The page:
- The Washington Times
Sunday, May 23, 2021

Georgia state investigators have long been working, under the radar, at going through scores of voter fraud claims from the Nov. 3 election, and to date have found nothing to change the state’s final 11,779-vote victory by President Biden, officials tell The Washington Times.

The examination is focused on Fulton County, Georgia’s largest, where Mr. Biden rang up a big margin, 72% to 26%, and where Donald Trump supporters claimed the most ballot irregularities.

After six months, a state official told The Times, “We found nothing that would lead us to believe the outcome wasn’t what it was reported as.”

The complaint-by-complaint scrutiny by Secretary of State Brad Raffensperger and his 30-person investigative unit is ongoing as even more election scrutiny hits the state — this time from a voter lawsuit. 

A judge on Friday ordered an audit of Fulton’s 145,000 absentee ballots. Mr. Raffensperger already ordered and completed statewide machine and hand recounts that verified the scanning accuracy and Mr. Biden’s win. 

Supporters of former President Donald Trump express suspicions about how clerks decide that a signature on the ballot matches the one on file. They also question the chain-of-custody for ballots placed in dropboxes for later pick-up and whether some ballots were concocted.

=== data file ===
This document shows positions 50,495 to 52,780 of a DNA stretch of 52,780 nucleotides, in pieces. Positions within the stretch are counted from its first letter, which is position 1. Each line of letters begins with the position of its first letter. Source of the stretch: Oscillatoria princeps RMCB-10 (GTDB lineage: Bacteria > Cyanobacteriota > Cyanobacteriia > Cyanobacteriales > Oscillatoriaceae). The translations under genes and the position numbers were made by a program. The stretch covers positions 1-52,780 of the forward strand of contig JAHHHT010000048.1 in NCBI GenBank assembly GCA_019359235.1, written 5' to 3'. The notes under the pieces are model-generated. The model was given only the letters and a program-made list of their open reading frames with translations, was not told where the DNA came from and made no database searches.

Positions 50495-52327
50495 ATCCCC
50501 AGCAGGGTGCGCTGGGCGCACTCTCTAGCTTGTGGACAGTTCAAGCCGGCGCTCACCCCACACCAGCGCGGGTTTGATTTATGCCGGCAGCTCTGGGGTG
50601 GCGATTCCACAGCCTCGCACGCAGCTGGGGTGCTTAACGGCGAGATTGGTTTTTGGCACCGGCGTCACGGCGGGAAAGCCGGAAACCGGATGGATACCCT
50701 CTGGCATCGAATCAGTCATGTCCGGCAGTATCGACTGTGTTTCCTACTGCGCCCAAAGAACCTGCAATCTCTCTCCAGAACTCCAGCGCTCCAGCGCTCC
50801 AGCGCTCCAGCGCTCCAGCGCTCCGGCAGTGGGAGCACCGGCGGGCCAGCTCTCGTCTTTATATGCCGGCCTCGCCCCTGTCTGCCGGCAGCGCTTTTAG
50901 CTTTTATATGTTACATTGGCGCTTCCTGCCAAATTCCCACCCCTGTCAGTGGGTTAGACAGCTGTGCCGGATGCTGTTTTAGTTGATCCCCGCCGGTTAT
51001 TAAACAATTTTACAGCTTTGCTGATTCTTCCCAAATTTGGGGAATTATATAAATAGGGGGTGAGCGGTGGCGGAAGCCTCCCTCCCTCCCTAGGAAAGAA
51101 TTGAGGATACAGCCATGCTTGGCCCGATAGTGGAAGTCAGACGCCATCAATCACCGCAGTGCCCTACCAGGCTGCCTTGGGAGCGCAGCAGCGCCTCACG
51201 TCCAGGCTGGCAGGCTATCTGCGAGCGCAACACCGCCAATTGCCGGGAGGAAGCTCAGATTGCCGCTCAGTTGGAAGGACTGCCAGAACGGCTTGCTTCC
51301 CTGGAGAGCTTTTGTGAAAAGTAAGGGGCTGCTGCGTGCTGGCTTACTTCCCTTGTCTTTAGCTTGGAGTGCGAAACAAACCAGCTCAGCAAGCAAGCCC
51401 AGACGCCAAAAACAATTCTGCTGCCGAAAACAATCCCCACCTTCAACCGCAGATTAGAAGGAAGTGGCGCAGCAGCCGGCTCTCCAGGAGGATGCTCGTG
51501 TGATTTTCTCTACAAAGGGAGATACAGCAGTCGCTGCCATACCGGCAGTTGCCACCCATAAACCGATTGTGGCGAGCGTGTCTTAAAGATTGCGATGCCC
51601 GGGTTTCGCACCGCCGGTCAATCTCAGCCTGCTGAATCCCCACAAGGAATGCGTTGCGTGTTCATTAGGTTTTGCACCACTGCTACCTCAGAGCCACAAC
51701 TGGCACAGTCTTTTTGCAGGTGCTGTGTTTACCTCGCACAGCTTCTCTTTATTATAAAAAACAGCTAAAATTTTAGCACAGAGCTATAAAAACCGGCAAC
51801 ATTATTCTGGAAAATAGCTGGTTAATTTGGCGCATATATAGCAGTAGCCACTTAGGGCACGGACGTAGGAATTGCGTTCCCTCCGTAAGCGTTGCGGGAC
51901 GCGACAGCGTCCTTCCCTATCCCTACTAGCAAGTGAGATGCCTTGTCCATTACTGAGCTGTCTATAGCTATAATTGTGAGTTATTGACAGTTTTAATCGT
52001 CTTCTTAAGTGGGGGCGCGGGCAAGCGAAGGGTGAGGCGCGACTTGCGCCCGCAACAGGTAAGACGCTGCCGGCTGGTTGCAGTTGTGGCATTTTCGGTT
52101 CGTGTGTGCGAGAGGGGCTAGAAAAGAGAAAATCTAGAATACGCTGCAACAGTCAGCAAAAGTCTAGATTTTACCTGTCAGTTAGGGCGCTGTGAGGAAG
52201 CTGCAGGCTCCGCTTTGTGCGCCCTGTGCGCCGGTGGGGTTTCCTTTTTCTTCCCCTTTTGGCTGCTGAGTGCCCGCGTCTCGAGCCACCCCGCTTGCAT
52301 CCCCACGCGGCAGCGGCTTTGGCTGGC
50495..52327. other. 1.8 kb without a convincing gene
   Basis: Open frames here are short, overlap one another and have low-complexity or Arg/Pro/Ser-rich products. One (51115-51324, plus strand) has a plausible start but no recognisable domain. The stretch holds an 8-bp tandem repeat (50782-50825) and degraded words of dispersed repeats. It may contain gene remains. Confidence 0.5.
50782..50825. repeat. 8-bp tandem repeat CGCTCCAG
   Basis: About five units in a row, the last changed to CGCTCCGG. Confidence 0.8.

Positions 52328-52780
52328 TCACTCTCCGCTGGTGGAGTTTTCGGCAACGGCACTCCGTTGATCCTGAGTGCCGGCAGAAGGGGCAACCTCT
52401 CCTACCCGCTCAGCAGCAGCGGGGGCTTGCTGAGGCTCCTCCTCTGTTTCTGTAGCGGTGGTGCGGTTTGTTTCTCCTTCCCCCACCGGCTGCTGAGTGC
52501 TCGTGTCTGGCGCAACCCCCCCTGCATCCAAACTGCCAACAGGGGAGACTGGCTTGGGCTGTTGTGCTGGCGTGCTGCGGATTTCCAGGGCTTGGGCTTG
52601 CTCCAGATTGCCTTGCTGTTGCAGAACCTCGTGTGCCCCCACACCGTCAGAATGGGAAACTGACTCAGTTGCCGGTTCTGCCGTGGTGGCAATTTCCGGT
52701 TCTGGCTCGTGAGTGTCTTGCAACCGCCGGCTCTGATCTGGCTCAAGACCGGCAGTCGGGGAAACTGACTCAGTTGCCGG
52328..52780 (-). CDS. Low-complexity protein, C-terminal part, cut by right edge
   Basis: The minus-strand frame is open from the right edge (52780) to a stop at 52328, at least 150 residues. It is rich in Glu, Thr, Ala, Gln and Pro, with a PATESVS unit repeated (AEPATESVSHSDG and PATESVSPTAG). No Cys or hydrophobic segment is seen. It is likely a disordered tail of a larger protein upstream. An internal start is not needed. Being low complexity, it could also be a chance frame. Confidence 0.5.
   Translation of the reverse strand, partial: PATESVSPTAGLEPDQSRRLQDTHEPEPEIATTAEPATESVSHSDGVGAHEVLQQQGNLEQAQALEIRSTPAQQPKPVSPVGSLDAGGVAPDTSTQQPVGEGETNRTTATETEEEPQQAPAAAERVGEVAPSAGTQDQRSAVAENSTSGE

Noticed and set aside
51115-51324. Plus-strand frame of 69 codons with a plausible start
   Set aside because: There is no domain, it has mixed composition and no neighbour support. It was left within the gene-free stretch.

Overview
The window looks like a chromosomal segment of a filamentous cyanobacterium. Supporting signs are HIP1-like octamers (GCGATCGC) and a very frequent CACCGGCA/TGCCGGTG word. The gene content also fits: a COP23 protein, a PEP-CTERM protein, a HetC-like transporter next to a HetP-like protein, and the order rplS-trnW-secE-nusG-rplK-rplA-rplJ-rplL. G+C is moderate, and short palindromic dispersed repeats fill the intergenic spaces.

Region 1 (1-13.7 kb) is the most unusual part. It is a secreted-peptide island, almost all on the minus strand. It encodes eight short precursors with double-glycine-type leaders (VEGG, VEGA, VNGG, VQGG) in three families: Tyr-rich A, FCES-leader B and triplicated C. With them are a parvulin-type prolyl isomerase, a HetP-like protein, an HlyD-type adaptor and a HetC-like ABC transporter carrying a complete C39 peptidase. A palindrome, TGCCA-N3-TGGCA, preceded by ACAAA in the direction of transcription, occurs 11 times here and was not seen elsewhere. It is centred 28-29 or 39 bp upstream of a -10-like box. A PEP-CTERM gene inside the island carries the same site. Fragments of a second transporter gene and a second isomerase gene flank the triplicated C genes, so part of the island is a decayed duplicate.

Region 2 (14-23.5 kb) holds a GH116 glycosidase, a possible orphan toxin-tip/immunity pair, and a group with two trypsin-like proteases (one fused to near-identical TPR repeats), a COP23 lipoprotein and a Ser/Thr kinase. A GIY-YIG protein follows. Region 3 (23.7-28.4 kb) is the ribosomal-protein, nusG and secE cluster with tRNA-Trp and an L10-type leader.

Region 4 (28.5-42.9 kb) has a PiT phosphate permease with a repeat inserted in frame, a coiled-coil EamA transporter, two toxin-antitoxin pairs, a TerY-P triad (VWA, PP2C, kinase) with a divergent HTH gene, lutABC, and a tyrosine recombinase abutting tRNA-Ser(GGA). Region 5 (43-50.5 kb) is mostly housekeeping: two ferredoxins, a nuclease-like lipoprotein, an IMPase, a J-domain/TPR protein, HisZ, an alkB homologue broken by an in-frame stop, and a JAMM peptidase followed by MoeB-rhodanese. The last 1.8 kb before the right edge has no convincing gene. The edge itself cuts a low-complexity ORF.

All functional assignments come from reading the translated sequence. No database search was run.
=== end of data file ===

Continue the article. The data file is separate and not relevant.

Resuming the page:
The judge ruled, according to The Associated Press, that to-be-named private auditors will examine scanned ballots, not the originals. 

After battling Mr. Trump, Mr. Raffensperger, an elected Republican, is now under fire from Democrats, Major League Baseball and certain corporations for supporting a Georgia election overhaul law that took signature-matching out of the process, replacing that process with a photo ID requirement for absentee ballot applications. The law also expanded early voting days.

Mr. Raffensperger says he supports a new audit. 

“From Day One, I have encouraged Georgians with concerns about the election in their counties to pursue those claims through legal avenues,” he said. “Fulton County has a long-standing history of election mismanagement that has understandably weakened voters’ faith in its system. Allowing this audit provides another layer of transparency and citizen engagement.”

Mr. Trump, who contends the national election was stolen, put more of his firepower into changing Georgia’s outcome than any other battleground state.